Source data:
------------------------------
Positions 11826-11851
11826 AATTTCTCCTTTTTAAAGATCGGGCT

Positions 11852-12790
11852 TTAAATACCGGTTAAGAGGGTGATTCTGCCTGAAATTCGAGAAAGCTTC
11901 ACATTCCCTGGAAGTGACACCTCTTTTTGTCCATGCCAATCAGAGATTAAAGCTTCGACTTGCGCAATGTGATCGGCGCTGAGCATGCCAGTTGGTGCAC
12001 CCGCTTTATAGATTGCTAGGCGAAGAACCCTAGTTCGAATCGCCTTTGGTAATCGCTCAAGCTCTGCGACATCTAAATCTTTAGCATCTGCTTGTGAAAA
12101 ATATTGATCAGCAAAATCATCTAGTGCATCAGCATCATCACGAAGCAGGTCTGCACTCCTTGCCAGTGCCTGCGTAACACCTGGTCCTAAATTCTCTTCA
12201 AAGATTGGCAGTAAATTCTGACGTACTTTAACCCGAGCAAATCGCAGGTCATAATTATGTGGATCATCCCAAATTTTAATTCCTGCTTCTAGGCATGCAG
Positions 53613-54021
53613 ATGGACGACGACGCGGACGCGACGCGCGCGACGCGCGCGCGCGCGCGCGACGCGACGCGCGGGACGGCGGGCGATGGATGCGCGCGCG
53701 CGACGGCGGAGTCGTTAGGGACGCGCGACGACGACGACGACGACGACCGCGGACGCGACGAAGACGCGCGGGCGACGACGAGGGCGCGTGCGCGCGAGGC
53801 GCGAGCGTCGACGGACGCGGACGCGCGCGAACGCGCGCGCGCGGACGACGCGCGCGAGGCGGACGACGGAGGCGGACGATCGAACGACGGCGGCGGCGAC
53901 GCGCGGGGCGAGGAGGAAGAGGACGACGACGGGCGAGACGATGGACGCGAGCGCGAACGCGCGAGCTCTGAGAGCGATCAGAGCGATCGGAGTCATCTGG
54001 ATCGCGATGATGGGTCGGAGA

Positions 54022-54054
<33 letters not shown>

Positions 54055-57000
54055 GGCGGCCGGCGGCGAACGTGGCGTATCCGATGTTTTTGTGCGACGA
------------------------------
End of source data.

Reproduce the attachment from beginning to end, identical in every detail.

Positions 11826-11851
11826 AATTTCTCCTTTTTAAAGATCGGGCT

Positions 11852-12790
11852 TTAAATACCGGTTAAGAGGGTGATTCTGCCTGAAATTCGAGAAAGCTTC
11901 ACATTCCCTGGAAGTGACACCTCTTTTTGTCCATGCCAATCAGAGATTAAAGCTTCGACTTGCGCAATGTGATCGGCGCTGAGCATGCCAGTTGGTGCAC
12001 CCGCTTTATAGATTGCTAGGCGAAGAACCCTAGTTCGAATCGCCTTTGGTAATCGCTCAAGCTCTGCGACATCTAAATCTTTAGCATCTGCTTGTGAAAA
12101 ATATTGATCAGCAAAATCATCTAGTGCATCAGCATCATCACGAAGCAGGTCTGCACTCCTTGCCAGTGCCTGCGTAACACCTGGTCCTAAATTCTCTTCA
12201 AAGATTGGCAGTAAATTCTGACGTACTTTAACCCGAGCAAATCGCAGGTCATAATTATGTGGATCATCCCAAATTTTAATTCCTGCTTCTAGGCATGCAG
Positions 53613-54021
53613 ATGGACGACGACGCGGACGCGACGCGCGCGACGCGCGCGCGCGCGCGCGACGCGACGCGCGGGACGGCGGGCGATGGATGCGCGCGCG
53701 CGACGGCGGAGTCGTTAGGGACGCGCGACGACGACGACGACGACGACCGCGGACGCGACGAAGACGCGCGGGCGACGACGAGGGCGCGTGCGCGCGAGGC
53801 GCGAGCGTCGACGGACGCGGACGCGCGCGAACGCGCGCGCGCGGACGACGCGCGCGAGGCGGACGACGGAGGCGGACGATCGAACGACGGCGGCGGCGAC
53901 GCGCGGGGCGAGGAGGAAGAGGACGACGACGGGCGAGACGATGGACGCGAGCGCGAACGCGCGAGCTCTGAGAGCGATCAGAGCGATCGGAGTCATCTGG
54001 ATCGCGATGATGGGTCGGAGA

Positions 54022-54054
<33 letters not shown>

Positions 54055-57000
54055 GGCGGCCGGCGGCGAACGTGGCGTATCCGATGTTTTTGTGCGACGA